Raising your own

Grab your straw hat and a pitchfork, because this summer you’re becoming a farmer. The days are long, and the work is hard, but after a few weeks of toiling over a pen of fat caterpillars, the flock of black and orange butterflies you’ll have raised will make it all worthwhile.

Well… the work’s actually pretty easy, and you shouldn’t need the pitchfork. The straw hat is a good idea, but then straw hats are always a good idea.

If you or your friends have milkweed plants in your yards, you can hatch and rear your own monarch butterflies.

Adult monarchs lay their tiny eggs on the underside of milkweed leaves, because milkweed is the only plant that monarch caterpillars eat. And when the little caterpillars hatch from those eggs, they really eat. Caterpillars have to go through five growth stages, or instars, before they become butterflies, and all that growing makes them hungry.

So, to start your monarch farm, find a milkweed leaf with a monarch egg on it, and put it in a big jar or a little aquarium with a damp paper towel at the bottom. Cover the top of your jar or aquarium with some screen, or another paper towel and a rubber band.

After the egg hatches, you’ll have to feed your caterpillar (remember—only milkweed leaves!) and replace the damp towel every day. Some of the leaves you feed to your baby monarch may even have more eggs on them, and you could end up with extra caterpillars!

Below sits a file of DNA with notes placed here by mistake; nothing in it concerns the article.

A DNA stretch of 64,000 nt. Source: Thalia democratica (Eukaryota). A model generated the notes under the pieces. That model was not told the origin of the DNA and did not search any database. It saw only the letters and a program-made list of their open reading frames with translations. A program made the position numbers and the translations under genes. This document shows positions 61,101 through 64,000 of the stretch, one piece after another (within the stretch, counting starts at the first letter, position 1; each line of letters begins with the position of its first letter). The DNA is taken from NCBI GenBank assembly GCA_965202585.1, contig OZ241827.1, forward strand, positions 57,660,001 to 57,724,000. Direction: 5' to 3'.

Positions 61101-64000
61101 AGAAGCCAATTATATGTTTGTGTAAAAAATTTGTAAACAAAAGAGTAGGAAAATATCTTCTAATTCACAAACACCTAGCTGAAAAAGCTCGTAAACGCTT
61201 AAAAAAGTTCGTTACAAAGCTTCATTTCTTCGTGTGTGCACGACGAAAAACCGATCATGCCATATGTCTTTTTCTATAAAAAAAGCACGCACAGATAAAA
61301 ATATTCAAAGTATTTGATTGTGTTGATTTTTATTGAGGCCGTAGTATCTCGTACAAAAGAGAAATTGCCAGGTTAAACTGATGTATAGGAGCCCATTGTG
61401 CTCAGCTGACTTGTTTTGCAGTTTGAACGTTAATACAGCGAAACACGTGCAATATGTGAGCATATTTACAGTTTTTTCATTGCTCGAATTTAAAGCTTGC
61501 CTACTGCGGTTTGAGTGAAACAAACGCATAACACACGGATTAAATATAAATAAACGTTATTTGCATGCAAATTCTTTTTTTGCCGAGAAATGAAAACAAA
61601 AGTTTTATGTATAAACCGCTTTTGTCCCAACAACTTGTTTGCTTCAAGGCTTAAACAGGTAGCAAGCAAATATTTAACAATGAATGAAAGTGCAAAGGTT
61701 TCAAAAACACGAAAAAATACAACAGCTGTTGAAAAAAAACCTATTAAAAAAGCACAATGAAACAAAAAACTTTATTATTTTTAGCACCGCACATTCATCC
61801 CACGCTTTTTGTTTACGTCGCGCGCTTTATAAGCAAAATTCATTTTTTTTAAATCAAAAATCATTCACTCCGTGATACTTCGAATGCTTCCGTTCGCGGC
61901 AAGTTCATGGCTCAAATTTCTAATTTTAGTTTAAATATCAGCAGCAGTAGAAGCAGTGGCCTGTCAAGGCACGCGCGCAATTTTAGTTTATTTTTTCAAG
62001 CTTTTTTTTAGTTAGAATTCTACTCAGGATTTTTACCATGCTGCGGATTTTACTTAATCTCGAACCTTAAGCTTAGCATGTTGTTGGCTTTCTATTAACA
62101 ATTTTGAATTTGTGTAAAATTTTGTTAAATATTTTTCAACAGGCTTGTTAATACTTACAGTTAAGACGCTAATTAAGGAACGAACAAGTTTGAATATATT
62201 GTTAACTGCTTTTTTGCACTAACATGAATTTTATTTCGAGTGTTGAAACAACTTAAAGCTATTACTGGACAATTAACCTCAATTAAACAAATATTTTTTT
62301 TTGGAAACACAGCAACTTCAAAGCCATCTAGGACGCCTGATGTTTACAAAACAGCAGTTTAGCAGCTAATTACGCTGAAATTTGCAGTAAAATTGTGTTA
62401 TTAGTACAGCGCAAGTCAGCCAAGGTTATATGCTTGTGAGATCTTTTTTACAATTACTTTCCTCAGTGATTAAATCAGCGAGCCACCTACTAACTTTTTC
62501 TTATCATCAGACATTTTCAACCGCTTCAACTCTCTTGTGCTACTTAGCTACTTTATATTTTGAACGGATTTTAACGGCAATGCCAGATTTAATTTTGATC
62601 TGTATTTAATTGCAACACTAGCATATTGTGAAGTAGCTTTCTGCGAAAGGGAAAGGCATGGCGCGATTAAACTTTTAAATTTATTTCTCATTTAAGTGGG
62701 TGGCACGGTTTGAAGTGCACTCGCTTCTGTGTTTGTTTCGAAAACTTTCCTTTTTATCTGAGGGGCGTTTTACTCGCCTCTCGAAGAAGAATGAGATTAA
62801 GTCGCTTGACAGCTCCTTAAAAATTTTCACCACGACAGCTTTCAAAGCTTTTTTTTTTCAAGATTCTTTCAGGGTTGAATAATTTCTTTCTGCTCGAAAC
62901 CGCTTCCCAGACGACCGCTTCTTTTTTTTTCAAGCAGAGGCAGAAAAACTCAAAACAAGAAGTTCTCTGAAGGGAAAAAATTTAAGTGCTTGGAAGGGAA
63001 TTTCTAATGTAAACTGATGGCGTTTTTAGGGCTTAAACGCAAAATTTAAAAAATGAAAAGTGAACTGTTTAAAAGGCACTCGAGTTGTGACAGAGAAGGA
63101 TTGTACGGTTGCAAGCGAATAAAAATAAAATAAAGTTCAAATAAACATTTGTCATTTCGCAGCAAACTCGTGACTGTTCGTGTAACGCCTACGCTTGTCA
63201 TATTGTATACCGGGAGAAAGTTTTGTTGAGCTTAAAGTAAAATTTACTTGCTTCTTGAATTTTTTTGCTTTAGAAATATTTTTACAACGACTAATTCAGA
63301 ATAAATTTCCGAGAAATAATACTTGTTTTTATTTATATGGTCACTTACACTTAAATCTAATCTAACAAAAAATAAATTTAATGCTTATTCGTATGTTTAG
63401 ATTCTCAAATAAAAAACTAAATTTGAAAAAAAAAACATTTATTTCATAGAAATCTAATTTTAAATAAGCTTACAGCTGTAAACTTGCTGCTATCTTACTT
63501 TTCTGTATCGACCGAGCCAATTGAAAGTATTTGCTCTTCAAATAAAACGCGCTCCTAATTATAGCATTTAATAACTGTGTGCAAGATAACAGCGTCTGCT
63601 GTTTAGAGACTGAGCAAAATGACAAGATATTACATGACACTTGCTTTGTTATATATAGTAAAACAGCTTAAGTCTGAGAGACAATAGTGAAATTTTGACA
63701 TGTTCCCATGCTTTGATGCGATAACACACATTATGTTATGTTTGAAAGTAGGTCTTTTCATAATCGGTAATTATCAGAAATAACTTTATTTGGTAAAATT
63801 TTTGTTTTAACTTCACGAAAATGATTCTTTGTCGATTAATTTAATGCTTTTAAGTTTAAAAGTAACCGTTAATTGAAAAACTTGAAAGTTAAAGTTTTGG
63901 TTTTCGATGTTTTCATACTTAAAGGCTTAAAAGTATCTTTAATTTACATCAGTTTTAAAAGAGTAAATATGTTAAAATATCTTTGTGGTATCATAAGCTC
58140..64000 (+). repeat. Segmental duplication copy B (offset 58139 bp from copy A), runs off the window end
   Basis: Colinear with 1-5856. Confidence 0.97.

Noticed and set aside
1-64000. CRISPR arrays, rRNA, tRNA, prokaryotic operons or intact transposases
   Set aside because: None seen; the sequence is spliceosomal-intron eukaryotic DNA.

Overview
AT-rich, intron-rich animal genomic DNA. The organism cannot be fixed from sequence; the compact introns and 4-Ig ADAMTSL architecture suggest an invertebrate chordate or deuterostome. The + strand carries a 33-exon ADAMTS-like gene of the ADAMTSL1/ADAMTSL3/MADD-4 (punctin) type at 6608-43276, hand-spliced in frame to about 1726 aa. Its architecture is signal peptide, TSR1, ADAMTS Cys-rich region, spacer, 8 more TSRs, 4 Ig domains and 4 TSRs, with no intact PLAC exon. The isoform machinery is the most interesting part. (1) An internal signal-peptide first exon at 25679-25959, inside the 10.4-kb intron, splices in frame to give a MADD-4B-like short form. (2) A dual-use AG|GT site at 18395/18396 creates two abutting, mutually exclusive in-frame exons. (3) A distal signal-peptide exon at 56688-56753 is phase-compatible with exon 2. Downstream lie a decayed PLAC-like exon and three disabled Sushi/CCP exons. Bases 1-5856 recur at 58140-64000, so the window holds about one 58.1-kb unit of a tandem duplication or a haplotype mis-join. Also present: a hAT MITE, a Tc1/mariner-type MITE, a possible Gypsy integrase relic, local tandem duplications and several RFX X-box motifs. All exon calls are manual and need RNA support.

As the caterpillar grows, it will shed off old skins, like a kid outgrowing their clothes. But while you might see your old clothes lying around sometimes, you probably won’t see any caterpillar skins, because they eat the old skins as soon as they take them off.

When the caterpillar has gotten big and fat, and has developed long antennae at one end, put a stick in the jar or aquarium, so it can climb up to the top. When it’s ready, the caterpillar will inch up, and hang from the screen or paper towel in a “J” shape. In a day or two, the caterpillar will have formed a smooth, green chrysalis.

This is sort of the boring part. Your monarch will stay in its pupa form for about two weeks, turning to goo and rearranging itself into a butterfly. Here are some suggestions for what to do for those 2 weeks: pushups, macramé, calligraphy, baseball, sit quietly.

Depending on the temperature, the butterfly may come out of the chrysalis in 10 to 14 days. You’ll know when it’s getting ready, though, because the light green surface of the pupa will turn dark, and eventually you’ll be able to see wing patterns through it. If you’re lucky enough to be around when the butterfly pulls itself out, leave it alone for about a day. It will need some time to dry off and pump up its wings. (The wings will look small and crumpled at first, but that’s how they always start out.)

When your new butterfly is ready, just take the lid off your jar or aquarium, and watch it take off for the first time, in search of other monarchs, and, eventually, some more milkweed for its children.

Check out this link for more information on raising your own monarch butterflies.